Weed & Pest
Prairie dogs, ferrets evaluated in management planWritten by Christy Hemken
According to the plan’s abstract, “This strategy relies on using the full spectrum of management tools needed to maintain viable populations of prairie dogs and to support reintroduction of the endangered black-footed ferret.”
The Thunder Basin National Grassland contains approximately 553,000 acres of Forest Service lands, intermingled with over one million acres of state and private lands.
“They expanded in this final EIS the amount of prairie dogs they want to have on the grasslands,” says Eathorne, but he does add that an amendment to the document allows additional limited rodenticide control on the grassland, though as an option secondary to non-lethal control.
Appendix C of the document changes regulations from “prohibit the use of rodenticides (grain baits)” to “limit the use of rodenticides” and the list of acceptable scenarios was also expanded to include prairie dog colonies that are expanding on to neighboring private lands where they are not wanted and colonies outside the plan’s Categories 1, 2, 3, and 4 (as identified in strategy) if the Forest Service determines they are not needed for habitat for prairie dogs, black-footed ferrets or other associated species.
“We’re concerned about them controlling the spread of prairie dogs, and that’s the whole reason for the amendment because the current plan doesn’t allow lethal control except in a select few circumstances, like dams, cemeteries and threat to human health,” explains Eathorne.
“Their preferred non-lethal method is prescribed grazing, which means we’re supposed to get our cows to not graze within a half mile of the boundary between private and federal lands,” explains Eathorne. “We’re supposed to leave the ungrazed area as a barrier to stop prairie dogs, and I’m pretty skeptical about that.”
Furthermore, he says after the prescribed grazing is tried it’s not certain how long it will take the Forest Service to admit it’s not working and go to lethal control.
“We’re pushing for them to use more lethal control because it’s needed and justified,” adds Eathorne. “Not everywhere, but there are cases and areas where control is needed.”
Thunder Basin Grasslands Prairie Ecosystem Association Chairperson Betty Pellatz says the ability to poison select prairie dog colonies would be helpful to ranchers, and there are quite a few colonies that would remain to replace them in other areas of the grassland.
The Forest Service’s preferred option would set a goal of 18,000 acres of active prairie dog colonies in an area 25 miles southeast of Wright. In addition, the Forest Service would set a goal of 9,000 acres of active prairie dog colonies on mostly private land in the surrounding area.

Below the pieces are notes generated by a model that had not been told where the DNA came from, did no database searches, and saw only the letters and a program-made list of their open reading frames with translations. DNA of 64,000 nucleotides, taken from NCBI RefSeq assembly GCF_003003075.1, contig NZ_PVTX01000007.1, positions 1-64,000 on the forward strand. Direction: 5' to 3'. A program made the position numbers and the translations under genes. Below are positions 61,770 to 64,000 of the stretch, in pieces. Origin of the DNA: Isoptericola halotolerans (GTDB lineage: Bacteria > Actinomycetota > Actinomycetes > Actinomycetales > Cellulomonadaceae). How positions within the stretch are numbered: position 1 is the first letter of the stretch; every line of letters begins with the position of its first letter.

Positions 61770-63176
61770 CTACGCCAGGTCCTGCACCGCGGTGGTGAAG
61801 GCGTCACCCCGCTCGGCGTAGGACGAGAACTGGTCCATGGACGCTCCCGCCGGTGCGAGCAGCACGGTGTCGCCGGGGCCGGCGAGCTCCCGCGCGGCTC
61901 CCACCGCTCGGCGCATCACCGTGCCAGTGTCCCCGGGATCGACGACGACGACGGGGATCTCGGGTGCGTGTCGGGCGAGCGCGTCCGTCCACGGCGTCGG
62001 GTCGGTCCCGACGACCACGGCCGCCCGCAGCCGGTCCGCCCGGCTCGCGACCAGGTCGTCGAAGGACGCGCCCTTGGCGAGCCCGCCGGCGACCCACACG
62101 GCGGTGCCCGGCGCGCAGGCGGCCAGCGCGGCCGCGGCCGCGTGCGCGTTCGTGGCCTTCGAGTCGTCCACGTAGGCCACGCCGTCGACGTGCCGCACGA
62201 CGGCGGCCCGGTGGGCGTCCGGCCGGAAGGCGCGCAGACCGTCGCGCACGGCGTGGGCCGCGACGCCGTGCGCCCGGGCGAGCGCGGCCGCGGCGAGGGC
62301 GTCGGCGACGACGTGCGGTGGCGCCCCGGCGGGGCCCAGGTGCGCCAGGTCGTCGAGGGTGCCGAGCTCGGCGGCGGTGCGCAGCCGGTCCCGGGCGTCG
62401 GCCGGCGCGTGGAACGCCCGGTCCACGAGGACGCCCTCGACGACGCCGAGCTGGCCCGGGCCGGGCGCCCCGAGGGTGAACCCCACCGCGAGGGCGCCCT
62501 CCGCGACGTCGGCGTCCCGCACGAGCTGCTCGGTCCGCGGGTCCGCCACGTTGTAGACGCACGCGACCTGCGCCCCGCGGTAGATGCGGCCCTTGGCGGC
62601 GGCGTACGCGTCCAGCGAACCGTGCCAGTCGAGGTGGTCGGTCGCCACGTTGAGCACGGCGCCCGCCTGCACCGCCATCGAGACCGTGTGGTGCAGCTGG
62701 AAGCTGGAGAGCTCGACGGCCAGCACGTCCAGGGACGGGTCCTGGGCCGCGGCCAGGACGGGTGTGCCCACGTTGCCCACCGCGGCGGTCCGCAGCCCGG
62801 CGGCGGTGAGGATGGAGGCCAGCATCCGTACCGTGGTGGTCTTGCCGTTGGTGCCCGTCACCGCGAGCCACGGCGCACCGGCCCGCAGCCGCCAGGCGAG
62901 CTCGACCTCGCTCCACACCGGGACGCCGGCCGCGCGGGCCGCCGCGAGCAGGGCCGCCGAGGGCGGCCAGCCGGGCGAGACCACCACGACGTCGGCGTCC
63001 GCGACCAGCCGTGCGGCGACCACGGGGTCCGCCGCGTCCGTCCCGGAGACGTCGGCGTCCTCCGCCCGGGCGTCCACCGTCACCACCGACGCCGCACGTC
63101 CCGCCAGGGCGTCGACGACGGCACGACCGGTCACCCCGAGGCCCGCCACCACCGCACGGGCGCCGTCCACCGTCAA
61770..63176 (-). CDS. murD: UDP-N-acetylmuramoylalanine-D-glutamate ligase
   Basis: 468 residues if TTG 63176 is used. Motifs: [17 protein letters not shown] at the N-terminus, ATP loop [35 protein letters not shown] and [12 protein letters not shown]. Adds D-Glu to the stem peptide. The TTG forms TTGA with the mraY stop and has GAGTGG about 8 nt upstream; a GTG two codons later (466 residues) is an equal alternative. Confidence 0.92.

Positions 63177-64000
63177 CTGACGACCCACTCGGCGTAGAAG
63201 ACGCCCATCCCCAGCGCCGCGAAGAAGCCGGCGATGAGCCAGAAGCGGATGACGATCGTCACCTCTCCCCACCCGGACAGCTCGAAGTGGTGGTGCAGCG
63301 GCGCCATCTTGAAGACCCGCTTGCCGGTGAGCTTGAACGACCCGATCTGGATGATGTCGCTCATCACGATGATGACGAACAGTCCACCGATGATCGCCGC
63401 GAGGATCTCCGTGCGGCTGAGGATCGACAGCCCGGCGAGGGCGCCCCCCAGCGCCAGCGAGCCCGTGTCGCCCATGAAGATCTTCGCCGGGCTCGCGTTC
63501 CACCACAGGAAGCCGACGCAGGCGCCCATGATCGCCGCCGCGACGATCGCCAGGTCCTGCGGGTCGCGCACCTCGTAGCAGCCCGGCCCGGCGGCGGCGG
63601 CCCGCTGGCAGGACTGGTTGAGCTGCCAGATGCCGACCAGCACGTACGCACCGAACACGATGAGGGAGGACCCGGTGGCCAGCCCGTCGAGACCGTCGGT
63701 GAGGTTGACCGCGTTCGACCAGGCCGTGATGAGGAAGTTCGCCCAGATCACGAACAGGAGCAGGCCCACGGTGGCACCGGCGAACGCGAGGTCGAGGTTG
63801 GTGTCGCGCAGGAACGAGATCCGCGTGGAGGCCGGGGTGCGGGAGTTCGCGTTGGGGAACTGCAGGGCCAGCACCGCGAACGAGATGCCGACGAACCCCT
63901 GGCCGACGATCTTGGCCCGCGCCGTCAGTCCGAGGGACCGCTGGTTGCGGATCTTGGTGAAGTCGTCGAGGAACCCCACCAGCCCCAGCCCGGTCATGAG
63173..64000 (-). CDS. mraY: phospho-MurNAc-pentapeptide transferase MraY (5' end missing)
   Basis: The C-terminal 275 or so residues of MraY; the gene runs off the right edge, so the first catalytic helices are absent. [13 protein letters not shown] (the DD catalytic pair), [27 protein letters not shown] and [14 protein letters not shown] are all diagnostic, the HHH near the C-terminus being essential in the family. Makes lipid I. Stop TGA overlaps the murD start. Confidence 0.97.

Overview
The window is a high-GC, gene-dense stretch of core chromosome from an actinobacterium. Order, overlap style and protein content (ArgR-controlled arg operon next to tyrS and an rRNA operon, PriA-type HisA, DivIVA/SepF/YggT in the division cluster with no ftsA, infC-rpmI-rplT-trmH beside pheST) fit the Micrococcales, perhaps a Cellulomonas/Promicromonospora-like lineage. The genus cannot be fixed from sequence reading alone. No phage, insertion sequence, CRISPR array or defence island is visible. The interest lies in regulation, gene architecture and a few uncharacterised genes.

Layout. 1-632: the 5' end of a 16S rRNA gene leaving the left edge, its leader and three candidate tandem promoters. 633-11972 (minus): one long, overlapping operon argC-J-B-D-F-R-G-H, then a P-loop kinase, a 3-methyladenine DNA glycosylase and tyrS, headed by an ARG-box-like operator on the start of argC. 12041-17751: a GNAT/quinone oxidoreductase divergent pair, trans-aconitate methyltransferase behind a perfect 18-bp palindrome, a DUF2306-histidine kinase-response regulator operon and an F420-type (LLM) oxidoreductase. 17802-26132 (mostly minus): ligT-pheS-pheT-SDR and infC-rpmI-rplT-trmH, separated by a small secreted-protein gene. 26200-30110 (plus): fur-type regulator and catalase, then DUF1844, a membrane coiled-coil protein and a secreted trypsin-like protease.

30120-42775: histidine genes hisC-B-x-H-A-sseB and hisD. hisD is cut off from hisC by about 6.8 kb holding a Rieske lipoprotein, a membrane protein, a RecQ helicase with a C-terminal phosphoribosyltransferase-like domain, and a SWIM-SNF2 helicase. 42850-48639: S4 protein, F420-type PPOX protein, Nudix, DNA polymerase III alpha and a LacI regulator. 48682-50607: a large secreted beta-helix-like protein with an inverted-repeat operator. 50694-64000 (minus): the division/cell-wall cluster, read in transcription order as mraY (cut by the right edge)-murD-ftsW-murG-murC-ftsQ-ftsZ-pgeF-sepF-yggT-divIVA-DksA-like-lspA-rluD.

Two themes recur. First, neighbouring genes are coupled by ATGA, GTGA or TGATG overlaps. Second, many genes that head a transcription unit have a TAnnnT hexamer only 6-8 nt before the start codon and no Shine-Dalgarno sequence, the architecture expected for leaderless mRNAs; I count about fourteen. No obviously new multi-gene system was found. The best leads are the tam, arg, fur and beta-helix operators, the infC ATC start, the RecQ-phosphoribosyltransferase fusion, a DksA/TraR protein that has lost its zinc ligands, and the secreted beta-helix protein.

“We feel in some areas the prairie dogs are detrimental to the land because they dig up the roots of the grasses, and the grasslands begin to blow,” adds Pellatz.
Eathorne says it will be known mid-November what exactly will fall in the Forest Service’s Record of Decision, including control options and population goals. “When they write the plan they don’t have to follow any one alternative, they can take parts and put one together,” he explains.
The final EIS includes five alternative scenarios for management on the grasslands, from which the agency can pick and choose before releasing a final decision.
In Eathorne’s opinion, the basic plan itself was written with a bias away from the grazing permittees and more toward environmentalist interests.
Pellatz says an encouragement for ranchers is the prairie dog Candidate Conservation Agreement (CCA) the Forest Service would work on under Alternative 5, which they’ve identified as the “preferred alternative.”
“Most of us have grazing leases on the Thunder Basin Grasslands, and with the CCA the Forest Service would have protection should the prairie dog be listed, and our leases would as well,” says Pellatz.
Following the release of the EIS, both the agricultural and environmentalist sides of the issue have 45 days to appeal. “If we don’t appeal we have to live with it,” says Eathorne. “Between the draft and the final copy of the EIS there were several things favorable to the environmentalists, but nothing favorable to ranchers.”